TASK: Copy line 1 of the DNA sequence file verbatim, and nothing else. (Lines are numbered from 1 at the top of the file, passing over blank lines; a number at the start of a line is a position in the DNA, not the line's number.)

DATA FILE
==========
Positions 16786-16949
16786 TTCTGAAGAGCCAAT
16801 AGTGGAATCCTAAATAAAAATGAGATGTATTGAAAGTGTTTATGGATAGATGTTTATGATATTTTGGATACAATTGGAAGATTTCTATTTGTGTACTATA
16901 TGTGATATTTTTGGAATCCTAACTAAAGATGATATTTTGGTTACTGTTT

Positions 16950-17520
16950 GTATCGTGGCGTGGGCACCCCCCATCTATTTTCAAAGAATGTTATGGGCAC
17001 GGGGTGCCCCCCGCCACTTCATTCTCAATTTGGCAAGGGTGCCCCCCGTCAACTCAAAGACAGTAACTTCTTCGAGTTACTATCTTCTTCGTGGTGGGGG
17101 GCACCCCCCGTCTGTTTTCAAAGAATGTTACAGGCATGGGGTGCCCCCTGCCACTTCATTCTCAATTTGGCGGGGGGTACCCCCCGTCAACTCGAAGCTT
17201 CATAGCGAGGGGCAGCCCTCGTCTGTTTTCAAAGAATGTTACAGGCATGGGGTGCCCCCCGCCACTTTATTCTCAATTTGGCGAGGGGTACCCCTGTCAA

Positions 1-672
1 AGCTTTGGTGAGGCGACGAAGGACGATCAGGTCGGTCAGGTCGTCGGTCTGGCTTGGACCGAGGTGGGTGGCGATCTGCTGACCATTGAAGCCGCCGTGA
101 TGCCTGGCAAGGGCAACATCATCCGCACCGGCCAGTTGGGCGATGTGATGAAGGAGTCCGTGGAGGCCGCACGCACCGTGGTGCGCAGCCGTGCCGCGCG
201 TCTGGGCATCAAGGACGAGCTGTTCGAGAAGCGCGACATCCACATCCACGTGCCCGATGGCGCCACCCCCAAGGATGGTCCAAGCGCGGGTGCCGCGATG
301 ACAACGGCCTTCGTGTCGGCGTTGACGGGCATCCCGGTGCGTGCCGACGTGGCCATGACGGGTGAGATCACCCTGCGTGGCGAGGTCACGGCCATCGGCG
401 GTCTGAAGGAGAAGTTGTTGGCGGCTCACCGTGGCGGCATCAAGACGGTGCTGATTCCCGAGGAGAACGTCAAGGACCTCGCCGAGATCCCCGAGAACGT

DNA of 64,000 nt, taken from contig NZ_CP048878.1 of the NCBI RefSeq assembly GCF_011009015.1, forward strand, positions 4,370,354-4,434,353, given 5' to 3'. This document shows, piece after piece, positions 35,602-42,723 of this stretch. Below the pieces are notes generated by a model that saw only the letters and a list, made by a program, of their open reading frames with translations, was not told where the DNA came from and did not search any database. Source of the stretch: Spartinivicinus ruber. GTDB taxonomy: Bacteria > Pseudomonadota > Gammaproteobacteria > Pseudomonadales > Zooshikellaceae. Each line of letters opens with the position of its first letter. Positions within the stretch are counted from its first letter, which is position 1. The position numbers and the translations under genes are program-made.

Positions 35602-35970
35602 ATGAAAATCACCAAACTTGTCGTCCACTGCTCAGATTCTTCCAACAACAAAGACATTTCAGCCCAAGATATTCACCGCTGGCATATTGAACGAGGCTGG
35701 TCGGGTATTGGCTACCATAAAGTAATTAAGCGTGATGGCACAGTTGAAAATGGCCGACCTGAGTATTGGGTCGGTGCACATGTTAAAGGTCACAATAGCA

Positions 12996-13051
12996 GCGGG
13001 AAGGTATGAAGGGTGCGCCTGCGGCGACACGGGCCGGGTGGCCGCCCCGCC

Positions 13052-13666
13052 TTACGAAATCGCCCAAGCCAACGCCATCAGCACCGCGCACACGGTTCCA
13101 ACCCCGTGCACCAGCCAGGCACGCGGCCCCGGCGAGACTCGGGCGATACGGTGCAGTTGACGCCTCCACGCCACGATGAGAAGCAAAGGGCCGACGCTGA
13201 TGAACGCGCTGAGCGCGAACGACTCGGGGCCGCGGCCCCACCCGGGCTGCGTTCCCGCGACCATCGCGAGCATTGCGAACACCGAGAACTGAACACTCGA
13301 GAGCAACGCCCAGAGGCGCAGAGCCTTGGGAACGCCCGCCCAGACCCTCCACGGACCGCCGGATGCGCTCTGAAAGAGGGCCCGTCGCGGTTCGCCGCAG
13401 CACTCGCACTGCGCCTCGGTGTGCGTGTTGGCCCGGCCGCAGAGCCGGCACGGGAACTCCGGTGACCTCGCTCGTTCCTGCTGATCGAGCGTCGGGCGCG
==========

Positions 16786-16949